Do invasive dreissenid mussels influence spatial and temporal patterns of toxic Microcystis aeruginosa in a low-nutrient Michigan lake?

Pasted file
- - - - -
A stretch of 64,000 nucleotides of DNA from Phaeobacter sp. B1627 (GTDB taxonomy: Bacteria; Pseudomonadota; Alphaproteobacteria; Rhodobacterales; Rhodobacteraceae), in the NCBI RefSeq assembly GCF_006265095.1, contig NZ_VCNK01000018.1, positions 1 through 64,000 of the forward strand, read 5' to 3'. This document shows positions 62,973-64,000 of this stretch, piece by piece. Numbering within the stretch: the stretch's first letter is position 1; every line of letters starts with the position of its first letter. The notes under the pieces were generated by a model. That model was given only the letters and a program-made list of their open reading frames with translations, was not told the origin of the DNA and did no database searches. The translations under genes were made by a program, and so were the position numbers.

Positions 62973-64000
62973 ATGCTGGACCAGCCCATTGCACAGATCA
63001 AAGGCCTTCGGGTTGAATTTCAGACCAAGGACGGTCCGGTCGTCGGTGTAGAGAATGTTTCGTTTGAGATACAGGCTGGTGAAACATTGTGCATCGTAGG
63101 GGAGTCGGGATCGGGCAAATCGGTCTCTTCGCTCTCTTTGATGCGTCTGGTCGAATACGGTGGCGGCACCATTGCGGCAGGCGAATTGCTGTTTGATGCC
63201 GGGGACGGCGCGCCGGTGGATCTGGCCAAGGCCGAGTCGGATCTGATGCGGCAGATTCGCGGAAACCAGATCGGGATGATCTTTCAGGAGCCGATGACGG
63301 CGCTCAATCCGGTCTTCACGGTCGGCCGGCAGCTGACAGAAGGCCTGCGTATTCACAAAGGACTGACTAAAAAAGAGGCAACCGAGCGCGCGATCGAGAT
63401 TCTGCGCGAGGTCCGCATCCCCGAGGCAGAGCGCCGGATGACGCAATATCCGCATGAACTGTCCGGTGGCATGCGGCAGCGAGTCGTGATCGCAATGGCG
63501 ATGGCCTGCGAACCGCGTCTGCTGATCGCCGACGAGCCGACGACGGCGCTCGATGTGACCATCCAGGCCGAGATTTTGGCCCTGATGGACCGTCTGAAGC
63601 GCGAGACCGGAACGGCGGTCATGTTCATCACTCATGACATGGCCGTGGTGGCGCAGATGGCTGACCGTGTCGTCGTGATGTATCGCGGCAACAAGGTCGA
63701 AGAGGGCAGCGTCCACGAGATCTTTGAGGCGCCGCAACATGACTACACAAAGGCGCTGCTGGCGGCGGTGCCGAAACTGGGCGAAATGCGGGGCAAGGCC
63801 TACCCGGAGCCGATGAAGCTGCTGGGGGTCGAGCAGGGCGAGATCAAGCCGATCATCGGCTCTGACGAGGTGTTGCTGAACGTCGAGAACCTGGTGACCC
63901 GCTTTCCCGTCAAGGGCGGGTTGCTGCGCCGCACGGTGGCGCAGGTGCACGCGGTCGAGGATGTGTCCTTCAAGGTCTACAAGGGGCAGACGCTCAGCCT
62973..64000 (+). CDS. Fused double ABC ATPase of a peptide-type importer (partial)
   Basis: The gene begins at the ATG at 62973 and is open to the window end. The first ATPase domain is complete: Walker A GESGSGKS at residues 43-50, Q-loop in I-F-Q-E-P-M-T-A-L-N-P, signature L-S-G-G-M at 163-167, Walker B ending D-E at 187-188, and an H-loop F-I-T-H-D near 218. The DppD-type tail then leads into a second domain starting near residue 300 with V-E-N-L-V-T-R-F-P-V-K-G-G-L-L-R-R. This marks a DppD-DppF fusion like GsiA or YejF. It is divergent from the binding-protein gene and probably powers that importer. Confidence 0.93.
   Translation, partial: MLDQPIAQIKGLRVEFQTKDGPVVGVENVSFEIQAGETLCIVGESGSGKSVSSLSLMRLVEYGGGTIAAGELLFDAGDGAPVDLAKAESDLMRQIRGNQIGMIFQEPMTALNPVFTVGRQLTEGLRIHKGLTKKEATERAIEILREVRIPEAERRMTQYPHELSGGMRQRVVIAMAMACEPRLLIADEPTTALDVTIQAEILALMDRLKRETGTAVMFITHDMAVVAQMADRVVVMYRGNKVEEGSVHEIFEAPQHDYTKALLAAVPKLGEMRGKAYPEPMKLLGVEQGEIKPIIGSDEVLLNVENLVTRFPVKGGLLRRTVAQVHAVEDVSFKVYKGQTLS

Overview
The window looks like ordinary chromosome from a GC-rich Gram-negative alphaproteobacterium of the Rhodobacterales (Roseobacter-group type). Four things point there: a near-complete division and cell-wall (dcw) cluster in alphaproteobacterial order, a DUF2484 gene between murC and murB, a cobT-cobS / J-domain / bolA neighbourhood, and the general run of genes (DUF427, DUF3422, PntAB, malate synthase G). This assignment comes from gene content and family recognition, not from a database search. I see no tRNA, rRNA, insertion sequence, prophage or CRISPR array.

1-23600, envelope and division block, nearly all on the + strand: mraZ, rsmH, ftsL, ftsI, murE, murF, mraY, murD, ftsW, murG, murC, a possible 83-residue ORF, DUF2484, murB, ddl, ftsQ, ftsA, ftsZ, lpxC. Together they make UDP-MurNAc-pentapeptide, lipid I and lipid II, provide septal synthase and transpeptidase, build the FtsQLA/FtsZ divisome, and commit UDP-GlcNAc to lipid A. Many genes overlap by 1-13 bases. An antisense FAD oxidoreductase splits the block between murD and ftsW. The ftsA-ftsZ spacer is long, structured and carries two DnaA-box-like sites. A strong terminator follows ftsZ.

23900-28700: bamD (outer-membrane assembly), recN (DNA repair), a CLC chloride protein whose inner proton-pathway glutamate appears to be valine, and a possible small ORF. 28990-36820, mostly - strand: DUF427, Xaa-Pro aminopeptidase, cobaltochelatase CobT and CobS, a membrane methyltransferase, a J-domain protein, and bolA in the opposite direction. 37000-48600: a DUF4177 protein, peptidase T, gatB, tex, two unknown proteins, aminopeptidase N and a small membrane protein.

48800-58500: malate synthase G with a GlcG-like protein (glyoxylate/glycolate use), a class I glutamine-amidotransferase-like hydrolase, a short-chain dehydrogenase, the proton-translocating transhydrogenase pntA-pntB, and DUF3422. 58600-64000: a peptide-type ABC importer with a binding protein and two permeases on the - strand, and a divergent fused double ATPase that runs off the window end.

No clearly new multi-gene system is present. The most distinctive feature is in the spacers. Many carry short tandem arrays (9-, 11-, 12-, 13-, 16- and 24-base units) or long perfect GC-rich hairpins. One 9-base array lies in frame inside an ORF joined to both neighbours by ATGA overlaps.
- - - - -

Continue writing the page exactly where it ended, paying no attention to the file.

Invasive dreissenid mussels enable harmful Microcystis blooms in low-nutrient lakes not historically accustomed to high cyanobacteria densities. Here, we examined patterns in Microcystis and microcystin spatially across Little Traverse Lake, Michigan, and temporally over the course of the lake's bloom. Because Microcystis spends part of its life cycle in the sediment, we included benthic and surface densities in our study. We also looked at the spatial relationship between dreissenid biomass and Microcystis density using local and global statistics and found that the clear relationship previously demonstrated to exist between these 2 taxa on the lake scale does not seem to be maintained on a finer, site scale. Distributions of Microcystis (surface and benthic) and microcystin in the lake were largely random and we observed no link between dreissenid biomass and Microcystis density. This suggests that either these taxa are not related on the site scale, or that environmental factors have a greater influence on localized Microcystis distributions than the location of dreissenid beds. Finally, we observed highest densities of surface Microcystis during mid-summer and highest densities of benthic Microcystis in the fall. This is consistent with Microcystis's life history in many temperate lakes: densities increase to their highest levels in late summer and decline into autumn as temperatures drop and colonies sink to the sediment. As invasive dreissenids continue to spread, knowing how they will affect harmful algae will be vital to bloom mitigation.